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Pectus Carinatum Differential Diagnoses

  • Author: Mary E Cataletto, MD; Chief Editor: Michael R Bye, MD  more...
Updated: Oct 13, 2015

Diagnostic Considerations

Diagnosis of pectus carinatum is clinical and is based on descriptive findings identified during the physical inspection of the chest. It may occur as an isolated anomaly, in association with congenital heart disease, or with another skeletal anomaly (20% scoliosis). Mixed deformities can be observed in Poland syndrome. Approximately 25% of patients have a positive family history of chest wall deformity. Less frequently, pectus carinatum has been associated with Morquio syndrome, hyperlordosis, and kyphosis.

Contributor Information and Disclosures

Mary E Cataletto, MD Professor of Clinical Pediatrics, State University of New York at Stony Brook

Mary E Cataletto, MD is a member of the following medical societies: American Academy of Pediatrics, American College of Chest Physicians

Disclosure: Nothing to disclose.

Specialty Editor Board

Mary L Windle, PharmD Adjunct Associate Professor, University of Nebraska Medical Center College of Pharmacy; Editor-in-Chief, Medscape Drug Reference

Disclosure: Nothing to disclose.

Charles Callahan, DO Professor, Chief, Department of Pediatrics and Pediatric Pulmonology, Tripler Army Medical Center

Charles Callahan, DO is a member of the following medical societies: American Academy of Pediatrics, American College of Chest Physicians, American College of Osteopathic Pediatricians, American Thoracic Society, Association of Military Surgeons of the US, Christian Medical and Dental Associations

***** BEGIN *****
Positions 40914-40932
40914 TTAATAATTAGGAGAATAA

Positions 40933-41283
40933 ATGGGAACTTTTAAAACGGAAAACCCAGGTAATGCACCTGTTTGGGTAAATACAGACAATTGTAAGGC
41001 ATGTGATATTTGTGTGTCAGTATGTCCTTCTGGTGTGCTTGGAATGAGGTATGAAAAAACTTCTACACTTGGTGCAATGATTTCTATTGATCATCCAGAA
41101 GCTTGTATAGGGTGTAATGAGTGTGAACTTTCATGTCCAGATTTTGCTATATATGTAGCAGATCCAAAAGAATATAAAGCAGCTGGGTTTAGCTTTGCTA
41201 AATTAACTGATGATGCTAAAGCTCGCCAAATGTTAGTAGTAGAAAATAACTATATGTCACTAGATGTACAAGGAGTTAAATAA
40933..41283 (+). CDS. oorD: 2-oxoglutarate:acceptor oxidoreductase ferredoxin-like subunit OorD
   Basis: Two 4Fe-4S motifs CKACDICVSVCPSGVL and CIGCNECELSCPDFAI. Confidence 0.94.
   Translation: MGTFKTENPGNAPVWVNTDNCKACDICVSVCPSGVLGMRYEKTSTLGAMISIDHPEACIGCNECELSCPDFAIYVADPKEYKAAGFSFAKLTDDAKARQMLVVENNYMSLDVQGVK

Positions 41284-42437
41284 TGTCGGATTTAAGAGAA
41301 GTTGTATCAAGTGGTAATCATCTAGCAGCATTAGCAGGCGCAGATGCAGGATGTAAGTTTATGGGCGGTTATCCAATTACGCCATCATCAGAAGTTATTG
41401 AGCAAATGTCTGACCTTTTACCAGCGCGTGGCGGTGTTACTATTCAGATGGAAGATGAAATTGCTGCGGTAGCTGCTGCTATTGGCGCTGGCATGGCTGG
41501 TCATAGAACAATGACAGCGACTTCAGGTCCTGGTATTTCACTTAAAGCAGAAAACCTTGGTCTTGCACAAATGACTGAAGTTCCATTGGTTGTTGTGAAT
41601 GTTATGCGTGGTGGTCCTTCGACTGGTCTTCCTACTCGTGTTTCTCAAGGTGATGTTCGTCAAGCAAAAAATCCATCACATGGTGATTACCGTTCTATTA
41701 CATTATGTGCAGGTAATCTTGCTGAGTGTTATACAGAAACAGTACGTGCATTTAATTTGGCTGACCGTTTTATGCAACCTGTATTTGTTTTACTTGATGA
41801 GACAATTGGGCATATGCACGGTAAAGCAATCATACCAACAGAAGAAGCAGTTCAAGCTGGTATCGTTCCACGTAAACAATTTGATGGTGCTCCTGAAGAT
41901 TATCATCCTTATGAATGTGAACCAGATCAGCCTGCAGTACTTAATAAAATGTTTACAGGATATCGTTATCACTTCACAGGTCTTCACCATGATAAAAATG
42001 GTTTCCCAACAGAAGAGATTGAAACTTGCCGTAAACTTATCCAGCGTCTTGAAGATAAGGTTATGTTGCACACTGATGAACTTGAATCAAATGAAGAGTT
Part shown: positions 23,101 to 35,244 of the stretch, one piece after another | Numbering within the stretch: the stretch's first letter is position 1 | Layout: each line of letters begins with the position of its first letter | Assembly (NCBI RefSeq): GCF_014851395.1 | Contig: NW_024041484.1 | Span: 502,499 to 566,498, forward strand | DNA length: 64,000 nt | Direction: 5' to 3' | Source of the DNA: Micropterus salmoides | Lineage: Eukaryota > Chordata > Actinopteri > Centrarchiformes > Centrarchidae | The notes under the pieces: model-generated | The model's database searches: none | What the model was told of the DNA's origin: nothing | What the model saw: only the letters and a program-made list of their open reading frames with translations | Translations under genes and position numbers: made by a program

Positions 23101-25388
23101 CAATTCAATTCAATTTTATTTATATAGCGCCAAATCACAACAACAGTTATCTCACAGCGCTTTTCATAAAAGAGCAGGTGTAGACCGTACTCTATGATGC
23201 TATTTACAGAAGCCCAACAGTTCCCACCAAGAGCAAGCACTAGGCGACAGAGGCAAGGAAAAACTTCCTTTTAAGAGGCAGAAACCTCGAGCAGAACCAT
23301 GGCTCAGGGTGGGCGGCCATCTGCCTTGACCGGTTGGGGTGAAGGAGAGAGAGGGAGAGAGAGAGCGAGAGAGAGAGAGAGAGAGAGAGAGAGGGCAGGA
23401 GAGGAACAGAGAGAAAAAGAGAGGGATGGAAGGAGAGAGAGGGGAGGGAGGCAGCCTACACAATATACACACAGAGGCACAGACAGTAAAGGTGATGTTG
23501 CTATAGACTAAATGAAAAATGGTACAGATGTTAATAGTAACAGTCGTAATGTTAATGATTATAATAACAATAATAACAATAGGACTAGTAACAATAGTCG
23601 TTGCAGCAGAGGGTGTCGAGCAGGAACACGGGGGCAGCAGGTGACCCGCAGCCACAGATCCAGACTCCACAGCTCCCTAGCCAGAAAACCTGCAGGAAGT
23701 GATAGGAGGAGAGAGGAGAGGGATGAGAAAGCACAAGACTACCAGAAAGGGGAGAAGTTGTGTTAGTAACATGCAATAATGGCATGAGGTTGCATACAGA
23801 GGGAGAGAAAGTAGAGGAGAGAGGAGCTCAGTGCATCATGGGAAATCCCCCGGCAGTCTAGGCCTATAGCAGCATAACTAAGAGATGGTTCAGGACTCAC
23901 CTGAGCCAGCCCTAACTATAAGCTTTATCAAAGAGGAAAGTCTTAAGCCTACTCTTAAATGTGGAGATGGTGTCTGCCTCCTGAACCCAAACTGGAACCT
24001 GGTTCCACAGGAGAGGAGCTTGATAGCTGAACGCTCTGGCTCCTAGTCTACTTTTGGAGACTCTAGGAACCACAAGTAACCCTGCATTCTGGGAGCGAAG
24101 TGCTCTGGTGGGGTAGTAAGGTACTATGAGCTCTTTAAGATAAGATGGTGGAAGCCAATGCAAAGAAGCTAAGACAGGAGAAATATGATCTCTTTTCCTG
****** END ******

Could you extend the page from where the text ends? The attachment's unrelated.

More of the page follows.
Disclosure: Nothing to disclose.

Chief Editor

Michael R Bye, MD Professor of Clinical Pediatrics, State University of New York at Buffalo School of Medicine; Attending Physician, Pediatric Pulmonary Division, Women's and Children's Hospital of Buffalo

Michael R Bye, MD is a member of the following medical societies: American Academy of Pediatrics, American College of Chest Physicians, American Thoracic Society

Disclosure: Nothing to disclose.

Additional Contributors

Girish D Sharma, MD, FCCP, FAAP Professor of Pediatrics, Rush Medical College; Director, Section of Pediatric Pulmonology and Rush Cystic Fibrosis Center, Rush Children's Hospital, Rush University Medical Center

Girish D Sharma, MD, FCCP, FAAP is a member of the following medical societies: American Academy of Pediatrics, American College of Chest Physicians, American Thoracic Society, Royal College of Physicians of Ireland

Disclosure: Nothing to disclose.

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Pectus carinatum. Photograph courtesy of K. Kenigsberg, MD.
Chest radiograph of a patient with pectus carinatum. Radiograph courtesy of A. Fruauff, MD.
CT scan of a patient with pectus carinatum. CT courtesy of A. Fruauff, MD.
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